, Volume 32, Issue 11-12, pp 423-436

Speciation and paraphyly in western mediterranean hares (Lepus castroviejoi, L. europaeus, L. granatensis, andL. capensis) revealed by mitochondrial DNA phylogeny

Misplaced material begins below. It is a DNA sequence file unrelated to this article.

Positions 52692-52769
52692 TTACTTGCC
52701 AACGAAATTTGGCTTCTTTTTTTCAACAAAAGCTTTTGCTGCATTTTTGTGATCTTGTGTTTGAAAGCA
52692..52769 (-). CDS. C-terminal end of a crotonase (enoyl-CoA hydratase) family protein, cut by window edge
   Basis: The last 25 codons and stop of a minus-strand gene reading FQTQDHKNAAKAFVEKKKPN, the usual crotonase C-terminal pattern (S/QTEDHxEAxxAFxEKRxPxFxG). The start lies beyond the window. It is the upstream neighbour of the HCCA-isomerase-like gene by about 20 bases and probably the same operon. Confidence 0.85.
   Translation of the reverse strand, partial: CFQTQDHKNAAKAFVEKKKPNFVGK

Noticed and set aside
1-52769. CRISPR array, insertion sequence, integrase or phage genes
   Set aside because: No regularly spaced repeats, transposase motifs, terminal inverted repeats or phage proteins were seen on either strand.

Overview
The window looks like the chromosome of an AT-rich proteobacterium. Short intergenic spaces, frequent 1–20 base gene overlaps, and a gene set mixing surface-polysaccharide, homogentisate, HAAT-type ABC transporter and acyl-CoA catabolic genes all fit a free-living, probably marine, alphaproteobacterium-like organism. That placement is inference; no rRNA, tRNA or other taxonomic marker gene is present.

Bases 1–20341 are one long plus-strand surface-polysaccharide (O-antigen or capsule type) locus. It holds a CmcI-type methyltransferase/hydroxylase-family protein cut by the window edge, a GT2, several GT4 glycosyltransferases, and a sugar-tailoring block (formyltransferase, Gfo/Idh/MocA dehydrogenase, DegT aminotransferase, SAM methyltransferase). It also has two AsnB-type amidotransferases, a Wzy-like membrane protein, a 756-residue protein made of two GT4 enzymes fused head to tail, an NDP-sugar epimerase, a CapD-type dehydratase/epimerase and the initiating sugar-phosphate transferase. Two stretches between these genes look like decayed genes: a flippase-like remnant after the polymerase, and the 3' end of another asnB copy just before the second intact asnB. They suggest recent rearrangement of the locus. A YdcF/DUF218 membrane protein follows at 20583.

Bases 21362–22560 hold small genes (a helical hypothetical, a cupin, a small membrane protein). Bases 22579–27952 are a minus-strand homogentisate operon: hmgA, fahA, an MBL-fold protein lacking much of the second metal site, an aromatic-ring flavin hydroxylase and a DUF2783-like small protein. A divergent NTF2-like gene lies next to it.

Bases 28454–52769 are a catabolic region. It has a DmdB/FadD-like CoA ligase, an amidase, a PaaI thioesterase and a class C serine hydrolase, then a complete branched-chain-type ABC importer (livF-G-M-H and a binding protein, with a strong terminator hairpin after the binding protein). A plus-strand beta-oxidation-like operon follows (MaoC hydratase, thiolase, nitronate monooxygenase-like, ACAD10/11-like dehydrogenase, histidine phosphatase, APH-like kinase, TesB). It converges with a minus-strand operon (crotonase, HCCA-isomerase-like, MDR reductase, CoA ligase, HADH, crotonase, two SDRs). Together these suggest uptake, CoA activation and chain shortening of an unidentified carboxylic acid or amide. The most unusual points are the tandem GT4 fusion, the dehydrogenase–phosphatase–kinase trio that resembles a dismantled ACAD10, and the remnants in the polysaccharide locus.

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Mitochondrial DNA (mtDNA) variation among specimens of the northwestern African hare (Lepus capensis schlumbergeri) and three European hares sampled in Spain (L. castroviejoi andL. granatensis, which are endemic to the Iberian Peninsula, andL. europaeus) was analyzed using seven restriction endonucleases. Fourteen haplotypes were found among the 34 animals examined. Restriction site maps were constructed and the phylogeny of the haplotypes was inferred. mtDNA ofL. capensis was the most divergent, which is consistent with its allopatric African distribution and with an African origin of European hares. We estimated that mtDNA in hares diverges at a rate of 1.5–1.8% per MY assuming that the European and African populations separated 5–6 MYBP. Maximum intraspecies nucleotide divergences were 1.3% inL. capensis, 2.7% inL. castroviejoi, and 2.3% inL. granatensis but 13.0% inL. europaeus. The latter species contained two main mtDNA lineages, one on the branch leading toL. castroviejoi and the other on that leading toL. granatensis. The separation of these two lineages from theL. castroviejoi orL. granatensis lineages appears to be much older than the first paleontological record ofL. europaeus in the Iberian peninsula. This suggests that the apparent polyphyly ofL. europaeus is due not to secondary introgression, but to the retention of ancestral polymorphism inL. europaeus. The results suggest thatL. europaeus either has evolved as a very large population for a long time or has been fractionated. Such a pattern of persistence of very divergent lineages has also been reported in other species of highly mobile terrestrial mammals. As far as mtDNA is concerned,L. europaeus appears to be the common phylogenetic trunk which has diversified during dispersion over the European continent and from whichL. castroviejoi andL. granatensis speciated separately in southwest Europe.